Data.List.minimumBy :: Foldable t => (a -> a -> Ordering) -> t a -> a
https://www.stackage.org/haddock/lts-12.1/base-4.11.1.0/Data-List.html#v:minimumBy but there are many cases where that's quite unhelpful. Actually what we want is more like minimumsBy :: ... => (a -> a -> Ordering) -> t a -> [a] There can be many distinct minimizers. For example when I want to get the collection of the youngest people from [(Age, Person)] I want minimumsBy (compare `on` fst) [(12, alice), (15, balaji), (12, cho)] to return [(12, alice), (12, cho)] Does "minimumsBy" exist somewhere reasonably standard? Hoogle doesn't throw up anything obvious https://www.stackage.org/lts-12.1/hoogle?q=%28a+-%3E+a+-%3E+Ordering%29+-%3E+t+a+-%3E+%5Ba%5D Thanks, Tom _______________________________________________ Haskell-Cafe mailing list To (un)subscribe, modify options or view archives go to: http://mail.haskell.org/cgi-bin/mailman/listinfo/haskell-cafe Only members subscribed via the mailman list are allowed to post. |
Not exactly that, but you can use groupBy fst . sort, then the head of the result list is your "minimumsBy" result. On Wed, Sep 26, 2018 at 6:28 AM Tom Ellis <[hidden email]> wrote: Data.List.minimumBy :: Foldable t => (a -> a -> Ordering) -> t a -> a brandon s allbery kf8nh _______________________________________________ Haskell-Cafe mailing list To (un)subscribe, modify options or view archives go to: http://mail.haskell.org/cgi-bin/mailman/listinfo/haskell-cafe Only members subscribed via the mailman list are allowed to post. |
Hopefully laziness makes the complexity work out fine. Nonetheless I don't
like relying on laziness for the correct complexity and it would still be nice to have an explicit version. On Wed, Sep 26, 2018 at 10:13:21AM -0400, Brandon Allbery wrote: > Not exactly that, but you can use groupBy fst . sort, then the head of the > result list is your "minimumsBy" result. > > On Wed, Sep 26, 2018 at 6:28 AM Tom Ellis < > [hidden email]> wrote: > > Data.List.minimumBy :: Foldable t => (a -> a -> Ordering) -> t a -> a > > > > > > https://www.stackage.org/haddock/lts-12.1/base-4.11.1.0/Data-List.html#v:minimumBy > > > > but there are many cases where that's quite unhelpful. Actually what we > > want is more like > > > > minimumsBy :: ... => (a -> a -> Ordering) -> t a -> [a] > > > > There can be many distinct minimizers. For example when I want to get the > > collection of the youngest people from [(Age, Person)] I want > > > > minimumsBy (compare `on` fst) [(12, alice), (15, balaji), (12, cho)] > > > > to return > > > > [(12, alice), (12, cho)] > > > > Does "minimumsBy" exist somewhere reasonably standard? Hoogle doesn't > > throw > > up anything obvious > > > > > > https://www.stackage.org/lts-12.1/hoogle?q=%28a+-%3E+a+-%3E+Ordering%29+-%3E+t+a+-%3E+%5Ba%5D Haskell-Cafe mailing list To (un)subscribe, modify options or view archives go to: http://mail.haskell.org/cgi-bin/mailman/listinfo/haskell-cafe Only members subscribed via the mailman list are allowed to post. |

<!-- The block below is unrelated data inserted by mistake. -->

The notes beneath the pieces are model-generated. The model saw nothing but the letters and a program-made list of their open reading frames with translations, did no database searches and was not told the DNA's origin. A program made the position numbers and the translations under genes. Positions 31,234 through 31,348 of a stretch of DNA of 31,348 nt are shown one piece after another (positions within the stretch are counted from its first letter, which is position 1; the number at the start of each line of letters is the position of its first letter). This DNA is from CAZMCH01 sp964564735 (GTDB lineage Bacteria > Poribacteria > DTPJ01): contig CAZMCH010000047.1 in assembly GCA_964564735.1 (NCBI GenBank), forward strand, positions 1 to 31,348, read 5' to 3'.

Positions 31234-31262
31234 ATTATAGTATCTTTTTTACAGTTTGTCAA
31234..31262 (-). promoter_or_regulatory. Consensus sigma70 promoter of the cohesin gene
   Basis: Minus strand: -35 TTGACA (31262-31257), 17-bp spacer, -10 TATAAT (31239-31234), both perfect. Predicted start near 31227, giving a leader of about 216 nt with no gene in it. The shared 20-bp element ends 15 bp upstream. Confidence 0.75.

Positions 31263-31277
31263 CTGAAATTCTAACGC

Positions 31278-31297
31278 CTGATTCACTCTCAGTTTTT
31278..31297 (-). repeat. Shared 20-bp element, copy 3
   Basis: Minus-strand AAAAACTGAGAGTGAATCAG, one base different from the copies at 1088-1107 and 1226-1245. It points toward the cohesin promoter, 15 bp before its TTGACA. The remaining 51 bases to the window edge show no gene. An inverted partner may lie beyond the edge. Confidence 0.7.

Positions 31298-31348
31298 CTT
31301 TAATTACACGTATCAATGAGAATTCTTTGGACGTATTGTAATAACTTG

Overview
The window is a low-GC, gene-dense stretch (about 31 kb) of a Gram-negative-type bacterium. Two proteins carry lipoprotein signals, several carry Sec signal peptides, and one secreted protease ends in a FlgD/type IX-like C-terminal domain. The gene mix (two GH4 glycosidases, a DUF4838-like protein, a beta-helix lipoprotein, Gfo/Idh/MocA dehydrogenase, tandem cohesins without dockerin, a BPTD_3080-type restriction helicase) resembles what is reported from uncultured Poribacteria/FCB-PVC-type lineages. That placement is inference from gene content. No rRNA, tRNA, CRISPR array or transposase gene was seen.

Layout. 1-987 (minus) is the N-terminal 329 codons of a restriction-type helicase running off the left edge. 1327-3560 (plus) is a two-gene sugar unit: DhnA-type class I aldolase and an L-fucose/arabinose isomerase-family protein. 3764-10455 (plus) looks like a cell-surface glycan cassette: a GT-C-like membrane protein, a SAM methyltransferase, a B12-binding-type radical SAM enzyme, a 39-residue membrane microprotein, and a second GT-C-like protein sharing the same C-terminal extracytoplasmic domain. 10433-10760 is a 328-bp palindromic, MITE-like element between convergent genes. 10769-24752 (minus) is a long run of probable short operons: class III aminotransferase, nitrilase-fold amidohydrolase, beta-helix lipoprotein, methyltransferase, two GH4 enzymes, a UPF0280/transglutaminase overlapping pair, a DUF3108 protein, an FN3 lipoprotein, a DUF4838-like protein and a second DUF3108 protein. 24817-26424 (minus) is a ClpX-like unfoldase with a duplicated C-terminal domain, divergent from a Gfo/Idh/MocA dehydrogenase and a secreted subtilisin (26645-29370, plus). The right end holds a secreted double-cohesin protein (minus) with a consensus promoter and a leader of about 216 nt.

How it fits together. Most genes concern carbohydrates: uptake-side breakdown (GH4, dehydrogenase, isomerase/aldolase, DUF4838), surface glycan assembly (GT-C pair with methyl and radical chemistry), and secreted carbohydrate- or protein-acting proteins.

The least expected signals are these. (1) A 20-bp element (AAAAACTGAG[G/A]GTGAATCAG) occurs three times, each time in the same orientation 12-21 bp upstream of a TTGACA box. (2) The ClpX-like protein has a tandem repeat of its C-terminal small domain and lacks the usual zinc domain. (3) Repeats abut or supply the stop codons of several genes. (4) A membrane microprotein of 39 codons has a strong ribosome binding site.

Laziness does not make the complexity work out fine. Sorting is still O(n log n), which isn't needed here. On Wed, Sep 26, 2018, 10:22 AM Tom Ellis <[hidden email]> wrote: Hopefully laziness makes the complexity work out fine. Nonetheless I don't _______________________________________________ Haskell-Cafe mailing list To (un)subscribe, modify options or view archives go to: http://mail.haskell.org/cgi-bin/mailman/listinfo/haskell-cafe Only members subscribed via the mailman list are allowed to post. |
Haskell’s sort algorithm is linear complexity when only evaluating the front of the list. See also https://ro-che.info/articles/2016-04-02-descending-sort-haskell which includes some measurements. On Wed, Sep 26, 2018 at 10:30 David Feuer <[hidden email]> wrote: